First March Entries

Marita – Riverside, California

Another Form of Art

My uncle and I went to eat at Dave and Buster’s a couple of summers ago. I ordered their special nachos. Nachos, in my opinion, are a fun snack. They incorporate many textures, tastes, and combinations of other foods: fresh tortillas layered with melted queso, black beans, salsa, lettuce, jalapenos, sour cream, and of course, the fresh guacamole. I find it amazing how you can transform a list of food ingredients to create one whole unique appetizer.

My uncle brought up the topic of school. How is it? Good. Do you have a lot of Chaldean friends? No. Why not? I don’t associate myself with them. His face looked dissatisfied and he didn’t let the subject go. He began discussing the importance of our culture. He said “Trees cannot grow without their roots. Being Chaldean is your root. Without it, you can’t grow”.

I have yet to meet anyone in college so far who knows what Chaldean culture is. Growing up, I was surrounded by that community of people. We are from Northern Iraq and classify ourselves as “Christian Catholic Iraqis”. We speak Neo-Aramaic and distinguish ourselves from Arabs. Culture is vital to my family and community. Our culture has survived for centuries.  The Chaldean community is not heavily dispersed in America, but we’ve still proven how our culture cannot simply vanish.

I am what’s called a “hyphen America”. My family have stressed to me the importance of maintaining my culture. Those who know me see me as “white passing”. I’m not super cultural, but I do keep certain values of my culture embedded to me. Growing up a hyphen American has forced me to establish a common ground between culture and assimilation. Through this, I’ve obtained my own perspective, a creative one. Creativity allows me to expand my perspective and considers other’s perspectives. Creativity allows room for diversity. To me, food is a form of art.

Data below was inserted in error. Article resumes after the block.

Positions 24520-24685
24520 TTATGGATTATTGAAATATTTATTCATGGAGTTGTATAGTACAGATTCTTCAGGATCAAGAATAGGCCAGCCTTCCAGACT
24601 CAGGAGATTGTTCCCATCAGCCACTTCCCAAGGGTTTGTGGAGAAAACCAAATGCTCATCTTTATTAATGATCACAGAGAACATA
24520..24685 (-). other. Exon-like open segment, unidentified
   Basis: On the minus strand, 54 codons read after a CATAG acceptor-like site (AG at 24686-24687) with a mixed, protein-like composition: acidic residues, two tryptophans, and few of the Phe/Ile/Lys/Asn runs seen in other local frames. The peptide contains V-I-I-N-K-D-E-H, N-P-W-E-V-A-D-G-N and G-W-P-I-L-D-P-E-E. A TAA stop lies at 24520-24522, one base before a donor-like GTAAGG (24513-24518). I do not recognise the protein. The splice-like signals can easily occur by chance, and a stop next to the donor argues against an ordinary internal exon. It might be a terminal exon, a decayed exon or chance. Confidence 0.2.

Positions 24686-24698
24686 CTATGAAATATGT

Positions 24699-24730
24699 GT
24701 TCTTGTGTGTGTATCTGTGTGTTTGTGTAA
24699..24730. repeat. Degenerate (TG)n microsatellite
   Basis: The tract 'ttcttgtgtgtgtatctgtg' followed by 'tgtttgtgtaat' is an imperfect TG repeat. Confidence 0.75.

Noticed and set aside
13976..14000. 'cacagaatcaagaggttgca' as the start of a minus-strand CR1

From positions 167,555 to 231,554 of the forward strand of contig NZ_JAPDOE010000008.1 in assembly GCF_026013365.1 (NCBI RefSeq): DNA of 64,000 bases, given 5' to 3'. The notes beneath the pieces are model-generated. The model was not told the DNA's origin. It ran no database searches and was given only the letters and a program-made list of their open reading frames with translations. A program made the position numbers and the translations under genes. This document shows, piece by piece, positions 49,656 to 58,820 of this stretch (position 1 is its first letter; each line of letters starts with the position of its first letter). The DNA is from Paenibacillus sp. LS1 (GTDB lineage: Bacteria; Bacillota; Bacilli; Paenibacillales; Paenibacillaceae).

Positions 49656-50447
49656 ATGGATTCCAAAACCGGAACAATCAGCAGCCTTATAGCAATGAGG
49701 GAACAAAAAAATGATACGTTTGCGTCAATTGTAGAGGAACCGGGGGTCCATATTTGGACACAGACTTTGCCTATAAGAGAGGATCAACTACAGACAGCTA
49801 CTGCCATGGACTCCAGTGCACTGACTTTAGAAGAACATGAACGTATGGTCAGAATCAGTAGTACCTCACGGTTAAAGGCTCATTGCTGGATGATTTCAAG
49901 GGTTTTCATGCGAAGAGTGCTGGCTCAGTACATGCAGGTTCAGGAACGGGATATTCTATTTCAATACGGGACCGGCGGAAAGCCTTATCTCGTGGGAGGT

Food is unique to every culture. It’s fascinating how each place around the world cooks and serves their food differently. My culture has interesting cuisines that encourages my friends to always come over. However, I’m a vegetarian and I don’t find myself indulging in sheep’s feet to be appetizing. Vegetarianism clearly isn’t something I picked up from the Chaldean culture. Although, I’m not missing out on my cultural consumption. There are many ways I incorporate what I like into the foods my grandma prepares. I enjoy adding hot sauce to my tabbouleh and lemon to my potato curry. I like to get creative with my food. What I eat is one of my forms of expression. Adding hot sauce to my foods presents how much I enjoy spices.  I believe there’s room to have both authentic food and foods that have been modified to satisfy other taste buds. The McDonald’s in India contains actual spices in their food compared to the American restaurant. Indian McDonald’s in contrast to other McDonald’s restaurants is a form of expression of Indian cuisine. The culture is still there, just in a different form.

I believe I’ve found my place between westernization and Chaldean culture. Just like the nachos, I incorporate what I like into my foods to enhance the quality and taste. I express my vegetarianism and culture through the foods I eat. I’m creative with my choice of condiments and I don’t fear hot sauce. I’m not shy to go outside the box and allow more diversity to my taste buds. Food is a form of art, and I believe it’s important to allow room for diversity and assimilation.